While working towards making life easier for women around us, it almost always seems like we are fighting forces that are out of workplace jurisdiction.
One of the main reasons cited for women being held back is that even those who work full-time are still expected to do a major bulk of the housework.
So it’s only our imperative to do everything possible in our power to make the workplace equitable by taking extra measures to cancel out imbalances or prejudices.
Ownership at Work
Providing complete ownership of work and freedom on where you choose to execute from—through work from home options, is the least a responsible company could do to ease out the pressure on our precious half of talent.
Although The Maternity Benefit Act, provides provisions for compulsory measures to be in place, companies have to provide extra flexibility in order to facilitate a healthy upbringing.
Both mothers adopting a child less than 3 months of age and mothers who bear a child through surrogacy are entitled to 12-week maternity leave from the time they bring home the baby.
Employees must be protected from separation anxiety. Creche facilities should be made available at/near office buildings, for children below 6 years of age. Being a mother also means being prepared for any uncertainties. In the case of childbirth, a mother can take up to 26 weeks of maternity leave.
Even after the leave expires, we understand that there might be times when the baby will need her close by. Depending on the nature of the work and terms discussed, the mother can avail work from home facility.
Shift in PerceptionPreviously, measures for women and inclusivity at work were seen as a bonus point; a quality — ‘good to have’ rather than a ‘must-have’. Making this perceptual shift towards change is where all our efforts should be directed. Click To Tweet
Fighting normalisation passed down through generational gaps in culture and inequality, requires that we rigorously work towards raising awareness about the unusual.
We are constantly told that women aren’t capable of certain roles. For example, leading and coaching a football team full of male members. “It’s a physical sport”, they say, “she will not survive”.
Raksha Panwar, Cult Trainer and Ex- Indian Football Team Captain, proved us all wrong and worked herself through challenges. She continues to excel beyond boundaries every day by achieving what was once prescribed as impossible.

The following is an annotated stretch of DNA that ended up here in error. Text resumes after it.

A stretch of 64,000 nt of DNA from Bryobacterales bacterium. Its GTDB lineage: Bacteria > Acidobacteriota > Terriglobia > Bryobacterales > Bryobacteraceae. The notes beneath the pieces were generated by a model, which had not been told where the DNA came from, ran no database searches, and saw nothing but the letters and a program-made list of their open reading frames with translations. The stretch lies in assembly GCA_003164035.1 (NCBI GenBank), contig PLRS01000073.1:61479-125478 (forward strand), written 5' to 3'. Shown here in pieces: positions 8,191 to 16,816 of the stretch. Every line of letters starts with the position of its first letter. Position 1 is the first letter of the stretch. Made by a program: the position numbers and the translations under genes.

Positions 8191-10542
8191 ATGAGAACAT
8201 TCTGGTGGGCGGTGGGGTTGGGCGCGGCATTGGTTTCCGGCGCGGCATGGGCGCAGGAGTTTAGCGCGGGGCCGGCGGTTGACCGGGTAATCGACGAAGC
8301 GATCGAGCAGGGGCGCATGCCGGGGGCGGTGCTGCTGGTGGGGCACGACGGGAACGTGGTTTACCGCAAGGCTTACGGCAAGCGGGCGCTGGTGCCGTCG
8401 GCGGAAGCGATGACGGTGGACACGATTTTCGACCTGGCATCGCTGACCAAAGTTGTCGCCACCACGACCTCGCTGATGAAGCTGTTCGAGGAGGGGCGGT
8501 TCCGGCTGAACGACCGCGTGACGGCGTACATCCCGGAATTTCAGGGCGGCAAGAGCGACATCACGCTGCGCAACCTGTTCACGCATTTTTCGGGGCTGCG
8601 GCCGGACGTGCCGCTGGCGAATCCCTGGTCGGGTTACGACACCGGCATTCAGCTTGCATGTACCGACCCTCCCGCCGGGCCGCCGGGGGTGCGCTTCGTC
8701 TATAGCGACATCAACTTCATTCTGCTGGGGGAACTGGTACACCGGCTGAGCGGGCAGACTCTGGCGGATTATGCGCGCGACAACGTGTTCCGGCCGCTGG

This is not mere positioning, it’s an ideology that the company and it’s employees have to position as it’s — ‘constitution’.
Amplifying Inspirational Voices
Amplifying these inspirational stories at every possible forum or avenue is extremely crucial in fighting the unusual. We have to constantly repeat these stories until they become the — ‘new normal’.
Aiming for Resonance vs. Mere Messaging
True change is only achieved when this message resonates with our people and potentials.
We cannot stop at the surface level of portraying these inspirational stories. These stories should inspire people within and around us to follow the same path. It should widen our horizons at junctures where we previously had a limited point of view.
This requires that we follow through on our values and set targets to achieve them on a timely basis.
Converting Values into Virtues
While it seems like ideal messaging to portray ourselves as an organisation that places these values as a paramount principle, we fall short of higher moral ground — when it is not practised universally. Converting these values into virtues, that is imbibed in our employee DNA, requires that we not only scrutinize fallacies but also reward positive actions.
Setting goals and rewarding teams, for example,— in terms of specific hiring numbers for diversity and inclusivity would accelerate the process of the overall change. We have managed to achieve equal opportunity across positions.